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Hand of the Week
Sample from Iain

Iain has kindly offered to provide analyses here of some hands which have been played at the club.  As a taster, examples of two recent hands are attached.

Hand of the Week - Board 5 from Friday April 13th
On all but one table, East/West played in spades, making at least 9 tricks.  On the other table, North/South played in diamonds and can't be prevented from making 12 tricks and actually made all 13!
It doesn't look like a No Trump hand from South's point of view but, with the cards laying as they do, 3NT is unbeatable.  A spade lead would restrict the overtricks but it's not an obvious lead for East after a 1♠ opening by North.  Most North-South pairs played in Diamonds and made at least 11 tricks but only one of them bid to game.  Nobody played in Hearts although 4 should make with an overtrick.
Board 15 on Wednesday August 24th (by Alan L)

2 is a transfer to spades.

N/S can make 13 tricks in spades on a dummy reversal but South has bid her hand and North is worried about the hearts. The East hand has nothing in defence but the 6♣ sacrifice is a pure punt which should not be possible without the 5♣ bid from West. Would you have found 6♠ as North or South?

At the table, South doubled and N/S took their 4 tricks and scored 500.

Other scores, also plus scores for N/S were :-

  • 680 for 5S+1 by N
  • 300 for 5C*-2 by E
  • 230 for 3S+3 by N
Board 12 on Friday August 19th (by Helen)

A superb example of the losing trick count in action!  East opens 1♠ and South overcalls 2.  West, with only 3 points but 8 losers, bids 3♠ and East with 7 losers passes.  Only one pair bid to 3♠ and made it!  Two pairs bid only 2♠ and one of these made 3 (remember Bob said with 8 losers bid to 3) and the 4th time the hand was played, North/South were allowed to play in (and make) 3.

Board 10 on Wednesday July 13th (by Richard and Frank)

To bid or not to bid?  After 1NT by East, what does West do?

After hearts and spades were bid by North/South, one West eventually bid and made 4.  Can you work out what happened on the other three tables where North/South played the contract?  Results were 2-2, 2+1 and 3♠-2 (after a conventional 2♣ in the bidding sequence shown).  With North/South vulnerable, making 4 didn't look so clever after all!

Board 22 on Wednesday July 13th

North/South have only 17 High Card Points between them but can always make 12 tricks in spades or 11 tricks in clubs.  Two North/South pairs bid to 5♠ but neither bid the slam.  On the other hand, East/West can always make 11 tricks in either hearts or diamonds.  Two East/West pairs bid 6 and although they both went one down this was a worthwhile sacrifice.

Board 22 on Friday June 3rd (by Steve)

At two tables, the Easts played in 1♠ making 6 and 7 tricks respectively.

One East chose to open 1♣ (which should promise 4 clubs) rather than mention his weak 4-card suit.  West's inverted raise is weaker than 2♣ and is intended as pre-emptive.

South began with two top spades and continued with a third.  Declarer was now home.  He ducked a club to South and was relieved to see North follow suit.  He won the spade return and took the rest of the tricks with five clubs and three more in the red suits for +630.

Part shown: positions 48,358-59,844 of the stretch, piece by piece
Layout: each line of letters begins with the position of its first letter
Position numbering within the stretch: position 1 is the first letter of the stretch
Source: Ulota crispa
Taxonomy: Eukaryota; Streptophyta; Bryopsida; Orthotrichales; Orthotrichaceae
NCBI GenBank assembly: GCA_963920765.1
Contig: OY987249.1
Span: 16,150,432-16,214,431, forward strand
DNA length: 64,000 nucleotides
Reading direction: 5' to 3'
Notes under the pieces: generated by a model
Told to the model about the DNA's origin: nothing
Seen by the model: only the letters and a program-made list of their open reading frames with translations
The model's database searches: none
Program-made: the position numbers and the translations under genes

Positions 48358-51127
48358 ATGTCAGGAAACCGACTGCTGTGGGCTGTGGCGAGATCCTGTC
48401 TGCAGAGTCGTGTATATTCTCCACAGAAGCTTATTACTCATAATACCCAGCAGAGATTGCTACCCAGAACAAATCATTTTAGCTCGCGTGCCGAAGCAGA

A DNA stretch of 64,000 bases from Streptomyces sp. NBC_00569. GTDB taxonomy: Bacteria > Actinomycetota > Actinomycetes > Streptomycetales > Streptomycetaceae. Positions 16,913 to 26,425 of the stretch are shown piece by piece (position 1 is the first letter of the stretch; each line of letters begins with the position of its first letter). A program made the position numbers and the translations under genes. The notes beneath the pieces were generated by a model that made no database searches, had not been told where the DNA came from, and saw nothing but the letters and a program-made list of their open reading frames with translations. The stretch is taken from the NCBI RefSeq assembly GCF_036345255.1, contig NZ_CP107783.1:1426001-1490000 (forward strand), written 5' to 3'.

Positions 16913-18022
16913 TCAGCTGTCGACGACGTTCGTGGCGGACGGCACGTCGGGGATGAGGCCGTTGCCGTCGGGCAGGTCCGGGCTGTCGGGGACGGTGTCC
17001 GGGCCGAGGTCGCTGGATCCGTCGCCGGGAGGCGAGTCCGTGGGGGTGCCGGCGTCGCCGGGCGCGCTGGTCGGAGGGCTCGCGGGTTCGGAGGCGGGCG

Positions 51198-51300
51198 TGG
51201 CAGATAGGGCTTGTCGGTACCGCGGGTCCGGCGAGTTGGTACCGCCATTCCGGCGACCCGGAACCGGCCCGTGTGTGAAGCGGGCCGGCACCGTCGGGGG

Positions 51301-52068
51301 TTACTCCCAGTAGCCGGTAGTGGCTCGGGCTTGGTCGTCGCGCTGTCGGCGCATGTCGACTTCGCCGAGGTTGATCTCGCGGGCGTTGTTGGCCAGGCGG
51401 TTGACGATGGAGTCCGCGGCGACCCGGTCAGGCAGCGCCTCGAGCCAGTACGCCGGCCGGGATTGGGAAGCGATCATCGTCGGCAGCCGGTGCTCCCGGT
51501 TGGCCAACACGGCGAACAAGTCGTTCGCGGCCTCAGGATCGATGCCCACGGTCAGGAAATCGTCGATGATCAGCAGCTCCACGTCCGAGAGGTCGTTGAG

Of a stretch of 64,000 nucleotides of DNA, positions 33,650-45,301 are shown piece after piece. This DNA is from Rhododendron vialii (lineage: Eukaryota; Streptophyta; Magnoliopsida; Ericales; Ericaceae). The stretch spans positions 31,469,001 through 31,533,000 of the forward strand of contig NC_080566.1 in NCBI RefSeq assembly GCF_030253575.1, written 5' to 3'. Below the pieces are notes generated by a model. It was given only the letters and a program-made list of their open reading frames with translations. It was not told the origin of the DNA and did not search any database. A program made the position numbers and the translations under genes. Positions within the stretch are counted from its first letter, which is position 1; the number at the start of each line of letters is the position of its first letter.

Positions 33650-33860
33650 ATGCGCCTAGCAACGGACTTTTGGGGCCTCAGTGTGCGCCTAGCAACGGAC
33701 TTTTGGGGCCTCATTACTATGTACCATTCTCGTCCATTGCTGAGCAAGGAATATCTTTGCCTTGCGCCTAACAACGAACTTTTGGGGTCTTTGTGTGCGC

South can beat the contract if he finds the opening lead of a low heart or switches to a low heart at trick two.  Declarer must now lose 2 hearts, 2 spades and a club because he does not have time to set up his black suit winners.

At the other table, North played in 3for -150.

Board 21 on Friday May 27th
What would you open with East's hand which has 19 points and a 4-4-1-4 distribution?  Two pairs opened 1♣ ('one below the singleton') which was passed out and made plus one.  One pair got as far as 4♣ with a 4-2 fit and went one off.  Two pairs got into spade contracts, also with a 4-2 fit, and went off.  Finally, one East opened 1♠ and, after a 2 overcall by South, boldly jumped to 3, striking gold.  A previously uninterested West woke up and bid 4 which made for a clear top.
Board 20 on Friday May 13th

With the points quite evenly split between all 4 players and all players having a singleton honour, who, if anybody, is going to open the bidding?  In fact, this hand was only passed out once.  It was played twice in spades by East/West, making 10 tricks, and twice in diamonds by North/South, making 9 and 10 tricks respectively.  One North/South pair bid to 5 going one off and this would have been a very good sacrifice if all East/Wests had bid to 4 but only one pair did.

Board 4 on Weds April 29th (by Richard)

How would you bid this hand?  The Losing Trick Count suggests East-West can make 9 tricks in spades and North-South can make 10 tricks in clubs but this didn't quite match what actually happened.  Two North-South pairs played in 5 and went '2 off doubled' and '3 off' respectively.   These would be good results if East-West bid and make game in spades.  Unfortunately for the two North-South pairs in 5, all three East-West pairs who played in spades made at least 10 tricks but only one of them bid to game.

Board 18 on Weds April 20th (by Richard)

Five tables played this hand.  Two Wests played in hearts, both making 9 tricks.  One East played in 3NT but made only 8 tricks.  Two Easts played in clubs, both making 11 tricks for an equal top.  The bidding is from one of those two tables.  The moral is "it's better to be lucky than smart".

Board 15 on Weds April 6th
On 3 tables, North/South made an easy 11 tricks in spades.  On the other table, East/West got a clear top by going only 1 down in 5.
Board 14 on Weds March 30th

If you were West, would you lead a spade and keep the contract to just making (assuming you and partner can avoid blocking the spade suit)?  Or wouldn't you be able to resist leading a heart, thus enabling declarer to make 4 over-tricks when both club and diamond finesses succeed?  Only one defender found a spade lead.